The Project
Learning Object for Online Classroom Modules created in Adobe XD
The Purpose
Visual literacy sets the tempo for the digital age. Educators and instructors are being forced to make the switch to online learning due to the state of education during the 2020 pandemic. The problem is online classrooms require far more visual communication than traditional classrooms.
Students and teachers alike are being asked to become instructional designers, videographers, graphic designers and more overnight all while being paid less than ever. This course was created as a free resource that teachers can use to support their students success in the online classroom.

My Roles
Graphic Designer
•Develop a visual theme consistent with Learning Chameleon Brand..
•Create memorable examples of design principles.
Learning Experience Designer
•Poll my network of instructors to determine pain points
•Create flowcharts and content
•Design and develop learning experience
Subject Matter Expert
•I consulted my own knowledge base as well as other graphic designers in my network to inform the content for this project.

Design for Non-Designers
I frequently work with a teacher who assigns her students projects like posters and blogs, so they will have something to keep and show off down the line. The problem is, her classes are in English and creative writing. More often than not, her students don't know the first thing about visual design and that impacts the quality of their projects.
Now that her classes have moved to completely online, she has even less time to teach them basic design principles. Having assigned her students a poster design to present at an upcoming research symposium, she needed a quick solution that would turn her students into expert visual communicators in just one lesson.
Try it out below.
An Immediate Solution
It's important to consider that all the while you are developing training, there is a standing need for it that goes unmet until your work is finished.
I've had this project in mind since we collectively realized distance learning was here to stay, but the project is a tall order and it would take some time. The problem is, my partner's class was a week away.
To solve the problem as quickly as possible, I created this working high-fidelity prototype with Adobe XD. This prototype serves as a usable standalone learning object, and it's ready to be added to lessons right away.
A high-fidelity prototype like this one bridges the gap and if the prototype achieves the learning objectives and erases the need for a more complicated object, then I've saved the client a lot of development time.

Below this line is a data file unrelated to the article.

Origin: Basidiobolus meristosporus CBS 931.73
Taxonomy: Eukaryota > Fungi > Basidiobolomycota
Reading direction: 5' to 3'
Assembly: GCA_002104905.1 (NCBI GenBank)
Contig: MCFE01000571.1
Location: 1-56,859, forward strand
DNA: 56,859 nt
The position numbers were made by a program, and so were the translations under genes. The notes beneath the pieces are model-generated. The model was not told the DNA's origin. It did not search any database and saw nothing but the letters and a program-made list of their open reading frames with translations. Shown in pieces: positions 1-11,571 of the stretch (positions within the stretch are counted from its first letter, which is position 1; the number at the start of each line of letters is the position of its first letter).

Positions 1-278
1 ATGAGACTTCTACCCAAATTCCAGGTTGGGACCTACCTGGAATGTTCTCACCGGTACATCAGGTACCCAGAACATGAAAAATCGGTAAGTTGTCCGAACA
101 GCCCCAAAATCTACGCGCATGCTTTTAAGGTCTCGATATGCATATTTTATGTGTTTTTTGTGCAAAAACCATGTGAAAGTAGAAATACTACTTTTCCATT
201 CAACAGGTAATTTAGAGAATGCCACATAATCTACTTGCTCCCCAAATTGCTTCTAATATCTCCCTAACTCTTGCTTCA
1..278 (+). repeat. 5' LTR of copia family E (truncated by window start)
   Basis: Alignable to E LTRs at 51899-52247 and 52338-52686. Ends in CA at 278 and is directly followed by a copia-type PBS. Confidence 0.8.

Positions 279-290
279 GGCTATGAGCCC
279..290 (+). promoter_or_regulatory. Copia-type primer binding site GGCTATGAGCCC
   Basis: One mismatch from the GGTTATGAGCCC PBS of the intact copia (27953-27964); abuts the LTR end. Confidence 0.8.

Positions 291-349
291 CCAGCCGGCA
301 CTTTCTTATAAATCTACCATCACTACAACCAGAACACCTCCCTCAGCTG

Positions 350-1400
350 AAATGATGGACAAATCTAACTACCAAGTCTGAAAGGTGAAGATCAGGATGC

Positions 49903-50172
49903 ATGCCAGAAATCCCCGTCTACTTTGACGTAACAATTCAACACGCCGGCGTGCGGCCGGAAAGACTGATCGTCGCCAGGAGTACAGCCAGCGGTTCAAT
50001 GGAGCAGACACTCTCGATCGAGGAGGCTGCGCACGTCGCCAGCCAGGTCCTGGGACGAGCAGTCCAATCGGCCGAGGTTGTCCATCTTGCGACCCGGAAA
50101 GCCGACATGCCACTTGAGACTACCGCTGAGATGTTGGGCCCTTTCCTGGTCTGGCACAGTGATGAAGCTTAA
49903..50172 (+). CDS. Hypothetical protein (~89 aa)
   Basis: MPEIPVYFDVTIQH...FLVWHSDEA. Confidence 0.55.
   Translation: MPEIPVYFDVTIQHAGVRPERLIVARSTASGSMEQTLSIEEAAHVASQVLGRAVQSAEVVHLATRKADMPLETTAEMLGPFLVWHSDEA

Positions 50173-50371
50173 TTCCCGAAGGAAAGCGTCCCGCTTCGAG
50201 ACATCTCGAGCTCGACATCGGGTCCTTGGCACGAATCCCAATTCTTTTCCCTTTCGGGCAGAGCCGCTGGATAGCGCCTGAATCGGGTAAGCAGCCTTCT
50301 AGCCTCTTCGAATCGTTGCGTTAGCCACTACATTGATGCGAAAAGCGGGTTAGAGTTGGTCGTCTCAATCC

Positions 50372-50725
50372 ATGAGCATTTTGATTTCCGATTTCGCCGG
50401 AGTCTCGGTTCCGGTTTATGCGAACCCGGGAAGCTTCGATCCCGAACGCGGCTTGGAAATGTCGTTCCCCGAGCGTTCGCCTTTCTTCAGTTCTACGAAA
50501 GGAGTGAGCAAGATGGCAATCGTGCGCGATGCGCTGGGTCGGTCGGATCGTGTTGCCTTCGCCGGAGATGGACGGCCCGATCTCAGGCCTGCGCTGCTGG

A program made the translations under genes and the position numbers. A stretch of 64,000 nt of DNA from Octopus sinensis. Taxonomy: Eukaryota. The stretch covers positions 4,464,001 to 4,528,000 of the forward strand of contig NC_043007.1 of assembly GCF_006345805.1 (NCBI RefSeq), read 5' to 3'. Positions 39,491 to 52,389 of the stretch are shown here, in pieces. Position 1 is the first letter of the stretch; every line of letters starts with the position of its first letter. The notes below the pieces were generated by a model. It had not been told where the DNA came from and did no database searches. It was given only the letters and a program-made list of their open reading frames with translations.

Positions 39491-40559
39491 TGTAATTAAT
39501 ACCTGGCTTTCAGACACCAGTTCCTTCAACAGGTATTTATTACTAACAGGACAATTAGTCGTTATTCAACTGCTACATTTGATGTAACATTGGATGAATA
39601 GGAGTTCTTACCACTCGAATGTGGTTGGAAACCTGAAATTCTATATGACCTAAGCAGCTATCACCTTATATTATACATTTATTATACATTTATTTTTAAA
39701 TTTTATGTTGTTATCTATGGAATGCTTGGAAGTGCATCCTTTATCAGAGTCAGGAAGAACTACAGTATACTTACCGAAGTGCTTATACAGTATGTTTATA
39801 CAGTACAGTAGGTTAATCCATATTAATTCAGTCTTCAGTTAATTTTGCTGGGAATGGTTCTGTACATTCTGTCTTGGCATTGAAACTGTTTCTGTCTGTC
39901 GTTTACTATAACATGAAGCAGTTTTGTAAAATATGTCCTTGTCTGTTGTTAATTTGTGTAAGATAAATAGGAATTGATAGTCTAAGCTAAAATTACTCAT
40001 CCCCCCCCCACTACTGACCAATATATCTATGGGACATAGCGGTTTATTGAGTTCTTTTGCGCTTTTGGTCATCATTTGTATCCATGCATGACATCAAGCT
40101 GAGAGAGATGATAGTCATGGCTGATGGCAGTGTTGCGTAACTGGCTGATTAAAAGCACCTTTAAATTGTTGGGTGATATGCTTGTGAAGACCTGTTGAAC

Trust the Process
Because I knew I intended for the interim stage of this project to serve as a temporary solution, I needed to start even smaller than a rapid prototype. I built these flow charts to describe the structure of the object and I immediately realized that I had too much content.
Looking at the expanded view of each topic, I decided that it was unnecessary to divide each topic into subsections. The end result was a more fluid experience that ties the different principles of each topic together.
Lead by Example
The slides in this learning object all adhere to the principles they teach. The minimalist style with plenty of white space demonstrates that less is more.
1 Font Family
3 Colors
4 Graphic Objects
That's all it takes to get these points across.
Deciding, Fast and Slow 
The methods used in this learning object are heavily influenced by Daniel Kahneman's book Thinking, Fast and Slow. Kahneman describes two complimentary systems in our brains which break down most cognitive tasks into a decision between the energy-saving intuition 'System 1' and the more calorically intensive 'System 2' which kicks in to solve more complex problems.
Because this training focuses on the decision-making process of design, I found it appropriate to cater to these systems. By repeating patterns of good and bad examples, using the same elements in each example, the cognitive load on the learner is reduced, allowing them to be more relaxed and receptive.
The Illusion of Choice
Another cue taken from this book is that the creative, intuitive System 1 is primed when a learner is happy, which is why the navigation system mimics a snarky dialogue with the content.
Although this training is centered around the theme of decisions, the learner doesn't actually have very many choices. On most screens, a forward button, backward button, and a home button is all they get. This allowed me to keep the training short and simple, so I leaned into this constraint by using it to highlight the importance of decision-making.
In each slide, the forward button represents a unique "response" that invites the learner to have disagreeable, sometimes philosophical responses. It lightens the mood, and more importantly it primes the learner to form new intuitions about good design.

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